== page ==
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Remote Hearing Toolkit | Maryland Courts – What is a Zoom Meeting ID?

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– Illinois Circuit Court of Cook County > HOME > Zoom Links

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Tips for Effective Hearings Use this remote hearing check list to help prepare. Signing up for an account is free, but you do need an e-mail address. You must make verbal responses. District Court dockets can be viewed by courthouse.


– Participating Remotely by Zoom | Superior Court of California | County of Santa Cruz


Make sure your internet connection is good. Test your video. Test your audio. Turn off all audio disruptions phones, messaging alerts, email alerts, etc. Run a quick test to connect with another Zoom user, or use the Zoom test. Settings Zoom has a lot of settings, and as the Zoom system evolves, certain aspects or features may change.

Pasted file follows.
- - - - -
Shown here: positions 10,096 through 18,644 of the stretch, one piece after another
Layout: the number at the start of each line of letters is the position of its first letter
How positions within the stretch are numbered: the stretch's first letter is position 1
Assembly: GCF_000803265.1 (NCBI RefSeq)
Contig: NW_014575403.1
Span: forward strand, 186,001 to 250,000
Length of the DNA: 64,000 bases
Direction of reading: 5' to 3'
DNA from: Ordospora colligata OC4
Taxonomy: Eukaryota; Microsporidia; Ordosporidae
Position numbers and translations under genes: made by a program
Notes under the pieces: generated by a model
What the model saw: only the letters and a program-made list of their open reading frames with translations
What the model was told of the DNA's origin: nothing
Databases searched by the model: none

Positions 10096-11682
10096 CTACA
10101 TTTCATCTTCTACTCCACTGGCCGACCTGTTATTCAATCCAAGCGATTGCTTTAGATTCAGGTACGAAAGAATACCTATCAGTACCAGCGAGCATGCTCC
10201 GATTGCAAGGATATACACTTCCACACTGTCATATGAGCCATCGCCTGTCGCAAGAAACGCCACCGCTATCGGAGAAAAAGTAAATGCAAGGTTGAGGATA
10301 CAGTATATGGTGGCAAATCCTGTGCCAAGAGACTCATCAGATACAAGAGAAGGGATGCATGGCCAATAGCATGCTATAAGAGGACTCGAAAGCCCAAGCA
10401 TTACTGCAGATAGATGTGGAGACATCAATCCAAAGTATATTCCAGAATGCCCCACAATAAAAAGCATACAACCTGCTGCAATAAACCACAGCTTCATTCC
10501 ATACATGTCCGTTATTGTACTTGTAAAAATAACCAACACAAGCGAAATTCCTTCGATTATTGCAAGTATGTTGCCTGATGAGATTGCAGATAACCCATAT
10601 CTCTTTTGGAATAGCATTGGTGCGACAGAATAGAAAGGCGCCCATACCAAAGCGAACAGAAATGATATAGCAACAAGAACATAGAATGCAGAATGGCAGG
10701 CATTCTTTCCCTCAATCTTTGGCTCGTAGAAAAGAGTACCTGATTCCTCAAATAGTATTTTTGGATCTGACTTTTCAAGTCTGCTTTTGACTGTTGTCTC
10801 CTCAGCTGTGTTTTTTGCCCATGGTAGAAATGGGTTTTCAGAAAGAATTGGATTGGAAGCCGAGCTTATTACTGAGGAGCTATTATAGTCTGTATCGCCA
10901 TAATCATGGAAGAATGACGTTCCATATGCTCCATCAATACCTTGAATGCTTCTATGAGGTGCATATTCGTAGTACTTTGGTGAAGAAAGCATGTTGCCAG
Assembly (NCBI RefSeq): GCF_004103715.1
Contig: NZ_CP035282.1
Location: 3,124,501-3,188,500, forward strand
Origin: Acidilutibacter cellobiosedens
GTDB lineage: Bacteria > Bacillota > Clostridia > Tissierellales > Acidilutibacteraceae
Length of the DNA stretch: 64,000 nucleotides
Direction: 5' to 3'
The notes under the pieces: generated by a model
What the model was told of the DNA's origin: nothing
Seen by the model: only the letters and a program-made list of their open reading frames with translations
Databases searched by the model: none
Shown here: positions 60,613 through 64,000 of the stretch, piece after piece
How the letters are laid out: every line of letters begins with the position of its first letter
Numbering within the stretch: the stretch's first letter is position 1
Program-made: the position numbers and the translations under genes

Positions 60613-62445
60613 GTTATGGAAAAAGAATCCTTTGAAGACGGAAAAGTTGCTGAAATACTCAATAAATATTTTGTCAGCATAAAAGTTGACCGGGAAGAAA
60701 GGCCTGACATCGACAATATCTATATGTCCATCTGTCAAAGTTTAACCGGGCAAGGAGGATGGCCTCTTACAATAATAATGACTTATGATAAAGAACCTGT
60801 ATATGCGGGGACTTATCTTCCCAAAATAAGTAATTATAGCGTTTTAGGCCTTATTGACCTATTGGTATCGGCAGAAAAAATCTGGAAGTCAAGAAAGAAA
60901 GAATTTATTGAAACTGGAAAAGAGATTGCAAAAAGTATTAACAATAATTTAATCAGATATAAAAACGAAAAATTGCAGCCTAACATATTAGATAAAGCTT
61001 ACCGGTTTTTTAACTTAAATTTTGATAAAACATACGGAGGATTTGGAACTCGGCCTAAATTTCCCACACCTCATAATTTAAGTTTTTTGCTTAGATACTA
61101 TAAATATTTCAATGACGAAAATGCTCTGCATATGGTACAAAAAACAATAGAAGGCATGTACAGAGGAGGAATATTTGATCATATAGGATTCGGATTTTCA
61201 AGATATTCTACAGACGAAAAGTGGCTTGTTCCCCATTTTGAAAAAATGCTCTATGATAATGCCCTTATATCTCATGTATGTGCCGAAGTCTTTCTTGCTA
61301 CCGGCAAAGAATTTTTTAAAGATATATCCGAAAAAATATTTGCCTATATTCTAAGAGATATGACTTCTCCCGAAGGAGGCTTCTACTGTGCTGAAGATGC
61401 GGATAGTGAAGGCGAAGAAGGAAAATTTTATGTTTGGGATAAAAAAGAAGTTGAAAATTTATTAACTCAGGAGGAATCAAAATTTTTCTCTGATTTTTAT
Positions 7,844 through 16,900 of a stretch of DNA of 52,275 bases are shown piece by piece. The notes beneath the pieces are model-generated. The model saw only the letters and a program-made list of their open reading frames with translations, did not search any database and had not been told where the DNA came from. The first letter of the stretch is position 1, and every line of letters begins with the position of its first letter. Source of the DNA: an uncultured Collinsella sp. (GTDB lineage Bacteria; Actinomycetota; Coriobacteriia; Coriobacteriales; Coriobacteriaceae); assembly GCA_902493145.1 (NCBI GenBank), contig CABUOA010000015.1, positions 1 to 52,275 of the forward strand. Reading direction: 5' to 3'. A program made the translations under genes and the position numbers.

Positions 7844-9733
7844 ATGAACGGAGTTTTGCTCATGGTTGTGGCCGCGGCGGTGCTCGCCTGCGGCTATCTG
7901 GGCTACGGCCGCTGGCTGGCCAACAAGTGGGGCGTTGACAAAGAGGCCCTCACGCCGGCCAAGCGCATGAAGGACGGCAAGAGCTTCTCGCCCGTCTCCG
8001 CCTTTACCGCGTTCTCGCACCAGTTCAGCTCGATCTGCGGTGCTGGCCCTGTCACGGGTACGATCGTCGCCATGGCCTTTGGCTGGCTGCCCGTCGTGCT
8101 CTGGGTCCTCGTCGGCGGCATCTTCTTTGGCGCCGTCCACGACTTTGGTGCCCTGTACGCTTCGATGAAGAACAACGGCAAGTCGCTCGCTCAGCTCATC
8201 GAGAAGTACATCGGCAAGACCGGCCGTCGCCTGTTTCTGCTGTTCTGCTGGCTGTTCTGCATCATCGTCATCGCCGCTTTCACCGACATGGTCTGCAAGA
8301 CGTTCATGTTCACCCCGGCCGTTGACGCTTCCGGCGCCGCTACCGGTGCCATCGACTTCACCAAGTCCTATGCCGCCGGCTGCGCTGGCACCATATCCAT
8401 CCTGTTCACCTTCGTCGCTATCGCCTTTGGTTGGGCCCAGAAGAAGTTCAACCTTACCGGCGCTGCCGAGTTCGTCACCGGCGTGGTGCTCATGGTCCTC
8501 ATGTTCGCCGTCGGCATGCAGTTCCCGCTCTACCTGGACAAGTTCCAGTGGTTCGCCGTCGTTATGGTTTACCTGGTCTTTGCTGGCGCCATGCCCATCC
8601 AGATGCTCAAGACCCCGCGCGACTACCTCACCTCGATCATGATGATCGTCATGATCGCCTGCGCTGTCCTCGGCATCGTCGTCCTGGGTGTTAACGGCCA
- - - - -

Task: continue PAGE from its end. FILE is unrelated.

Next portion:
General: Ask me to confirm when I leave a meeting: ON Helps prevent unintended departures Video: Enable HD: OFF Helps prevent poor video performance, and usually looks just as good as HD Video: Always display participant names on their video: ON Video: Always show video preview dialog when joining a video meeting: ON Final check before your video displays to others Recommendations Mute your phone, and mute all sounds from all other applications notifications, chat messaging, etc.

Avoid using a mobile device if possible. Although tablets iPads and smartphones can be used, they are very limited, and the performance is inferior. Avoid using battery power only laptops, etc. Plug into a good power source while in a Zoom meeting. Avoid using an open microphone and speakers, such as those built-into laptops or a webcams. Using a good quality headset will often help ensure you can be heard, and can hear others with maximum quality.